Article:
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© Unknown.
 
Fabián:

V, my whole family is down with the flu; yesterday while I was using the nebulizer for little Ana, I was watching with impotence the end of the match with River. The smoke coming out of the nebulizer equipment to help Anita´s lungs expand and breathe reminded me of all those coaches full of hot air who spend their life talking instead of concentrating on the game, on the discipline. The CASLA players should do Zazen, a Zen Buddhist practice that would enable them to eliminate bad thoughts, reduce their egos to the max and become vessels or channels through which the spirit can blow strongly and change themselves, once and for all, into eternal beginners. You need to see the best in the worst: the players yesterday showed fighting spirit; [they're the] young ones who could be the promise of an interesting future. The CASLA supporters are even interested in the Copa Melba [trans. note: Fabian is making a play on words - see image below.]. I don't understand this thing of going to play something and then from the start somebody tells you it isn't that important. Nobility and moral valor are developed in little things, in the smallest actions. Borges goes over this, in a somewhat slantwise manner, in his essay "The Modesty of History" - which is to say the secret twists and turns of history.

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© BBC.
 
What the brilliant old man who's buried in Geneva says is that there's a collective history that we're all sure we recognize: Columbus discovered America, the Holocaust, the D-Day invasion... and that these acts, without doubt, have created turning points in the dynamic of the narration of time. Borges, however, always precise, hostile to stereotyped thinking, says that the acts that changed the world are actually secret, little-known. Hence his affirmation that "20 secret people are those who sustain the world." We need to find those 11 secrets that would sustain CASLA. Maybe they're already playing, we'll see ... Big Hug!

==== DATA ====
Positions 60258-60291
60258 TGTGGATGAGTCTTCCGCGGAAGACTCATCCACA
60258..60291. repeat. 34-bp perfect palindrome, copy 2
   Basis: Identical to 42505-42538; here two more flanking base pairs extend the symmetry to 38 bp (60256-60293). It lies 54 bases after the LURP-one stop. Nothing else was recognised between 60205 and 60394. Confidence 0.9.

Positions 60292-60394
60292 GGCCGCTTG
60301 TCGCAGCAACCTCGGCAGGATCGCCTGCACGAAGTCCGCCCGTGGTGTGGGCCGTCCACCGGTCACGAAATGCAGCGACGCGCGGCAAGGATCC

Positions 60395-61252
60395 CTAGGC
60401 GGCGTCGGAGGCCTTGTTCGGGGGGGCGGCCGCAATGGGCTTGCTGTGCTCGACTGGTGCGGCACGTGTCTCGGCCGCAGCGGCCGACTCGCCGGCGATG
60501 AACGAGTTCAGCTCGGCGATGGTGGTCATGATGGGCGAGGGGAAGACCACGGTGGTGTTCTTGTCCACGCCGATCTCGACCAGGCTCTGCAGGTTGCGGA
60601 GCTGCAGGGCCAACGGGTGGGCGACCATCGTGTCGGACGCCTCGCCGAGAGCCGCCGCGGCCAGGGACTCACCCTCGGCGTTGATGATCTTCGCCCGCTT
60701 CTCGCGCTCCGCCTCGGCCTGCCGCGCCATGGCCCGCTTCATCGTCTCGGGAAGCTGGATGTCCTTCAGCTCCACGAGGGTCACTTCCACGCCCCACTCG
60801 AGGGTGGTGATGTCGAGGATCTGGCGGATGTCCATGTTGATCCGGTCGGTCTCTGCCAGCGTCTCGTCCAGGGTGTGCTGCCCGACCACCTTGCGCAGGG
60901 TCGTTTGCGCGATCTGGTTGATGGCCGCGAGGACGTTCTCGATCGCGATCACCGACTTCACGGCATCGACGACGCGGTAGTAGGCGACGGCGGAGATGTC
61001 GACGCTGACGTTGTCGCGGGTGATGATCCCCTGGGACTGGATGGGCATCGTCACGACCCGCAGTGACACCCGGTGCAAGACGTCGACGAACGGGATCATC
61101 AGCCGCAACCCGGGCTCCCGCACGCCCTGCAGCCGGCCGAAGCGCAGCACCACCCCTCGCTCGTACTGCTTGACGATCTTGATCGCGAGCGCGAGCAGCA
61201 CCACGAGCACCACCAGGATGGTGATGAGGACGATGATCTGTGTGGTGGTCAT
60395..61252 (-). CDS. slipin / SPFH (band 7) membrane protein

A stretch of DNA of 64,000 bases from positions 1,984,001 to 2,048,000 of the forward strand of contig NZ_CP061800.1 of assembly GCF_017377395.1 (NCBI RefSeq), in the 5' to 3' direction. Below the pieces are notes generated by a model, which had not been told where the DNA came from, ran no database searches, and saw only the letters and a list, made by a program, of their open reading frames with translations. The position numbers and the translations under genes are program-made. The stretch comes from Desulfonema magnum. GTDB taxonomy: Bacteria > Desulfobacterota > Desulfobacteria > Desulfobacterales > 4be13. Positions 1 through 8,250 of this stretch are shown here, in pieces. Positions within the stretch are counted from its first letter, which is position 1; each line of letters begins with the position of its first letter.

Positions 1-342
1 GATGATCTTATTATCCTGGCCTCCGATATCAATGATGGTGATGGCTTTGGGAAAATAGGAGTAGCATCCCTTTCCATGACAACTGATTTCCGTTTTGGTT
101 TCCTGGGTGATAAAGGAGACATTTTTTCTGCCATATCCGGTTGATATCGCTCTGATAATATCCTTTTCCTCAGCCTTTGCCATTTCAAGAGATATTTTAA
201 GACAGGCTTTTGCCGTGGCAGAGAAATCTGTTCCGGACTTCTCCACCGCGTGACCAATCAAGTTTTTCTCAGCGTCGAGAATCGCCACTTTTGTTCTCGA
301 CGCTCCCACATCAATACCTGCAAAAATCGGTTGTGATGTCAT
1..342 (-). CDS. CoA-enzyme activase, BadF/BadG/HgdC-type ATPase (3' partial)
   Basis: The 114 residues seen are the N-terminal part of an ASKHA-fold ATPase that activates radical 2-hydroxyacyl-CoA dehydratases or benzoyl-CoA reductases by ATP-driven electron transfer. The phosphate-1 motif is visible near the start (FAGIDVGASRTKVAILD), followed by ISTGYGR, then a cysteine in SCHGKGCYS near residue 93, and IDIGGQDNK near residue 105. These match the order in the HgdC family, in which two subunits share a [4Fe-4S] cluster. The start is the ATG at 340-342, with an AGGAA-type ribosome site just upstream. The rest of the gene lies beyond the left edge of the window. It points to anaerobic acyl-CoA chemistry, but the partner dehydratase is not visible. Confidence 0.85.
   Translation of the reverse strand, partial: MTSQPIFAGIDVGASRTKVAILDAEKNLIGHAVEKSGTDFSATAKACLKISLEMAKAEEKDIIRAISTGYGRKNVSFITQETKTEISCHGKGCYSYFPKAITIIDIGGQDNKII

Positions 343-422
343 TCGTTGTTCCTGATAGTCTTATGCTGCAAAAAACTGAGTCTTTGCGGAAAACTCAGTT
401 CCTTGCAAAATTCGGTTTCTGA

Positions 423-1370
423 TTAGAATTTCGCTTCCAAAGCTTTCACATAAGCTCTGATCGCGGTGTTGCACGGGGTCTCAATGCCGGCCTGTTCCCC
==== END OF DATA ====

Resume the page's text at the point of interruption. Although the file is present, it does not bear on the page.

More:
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© Unknown.
 
Viggo:

Cuervo Fabián,
To me, some of the veterans, like Bottinelli and Romagnoli, are playing very well in this tournament and last night the new players like Luciatti and especially Matías Catalán, the guy from Mar del Plata who had his debut against River, were very promising. If Caruso Lombardi can manage to remind the players where the door that leads to hope is, I think that they will open it on their own without major problems. Right now, it seems to me that they don't see it, although they crash against it frequently.

Changing the subject, I found another family called Casla. Do you remember the guy at the El Matadero theatre where we presented Ariel Dorfman's Purgatorio? He said that it was a Catalan name. Yesterday I had to find some things for the garden but I didn't have enough time to go to the nursery that I'm familiar with on the outskirts of Madrid. In a neighborhood florist shop, they recommended one much closer, not far from Santiago Bernabeu stadium.

"It's called Casla," the florist told me.
Although I'd heard just fine, I wanted to be sure. "Excuse me, sir, I don't know if I heard you correctly. What did you say it's called?"
"Casla."
"Casla. Incredible."
"C-A-S-L-A."
"Yes, C-A-S-L-A. Nice name," I said to him.
"I suppose so...unusual, that's for sure."
"Of course!" I agreed smiling.

The guy looked at me with a certain compassion, like a hapless and/or drugged tourist. He sighed and finished up, " Two up and then to the left. There's a sign." And returned to his work without further ado.

"Thanks."

There's a sign:

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© Viggo Mortensen.
 
Fabián:

Viggo,


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© Fabian Casas.
P.S. My slave name is Fabián Casas, but my free man name is Fabián Casla!
Last edited: 31 May 2012 04:31:59
© Viggo Mortensen/Fabian Casas/Club Atlético San Lorenzo de Almagro.

Source: https://www.viggo-works.com/?page=2838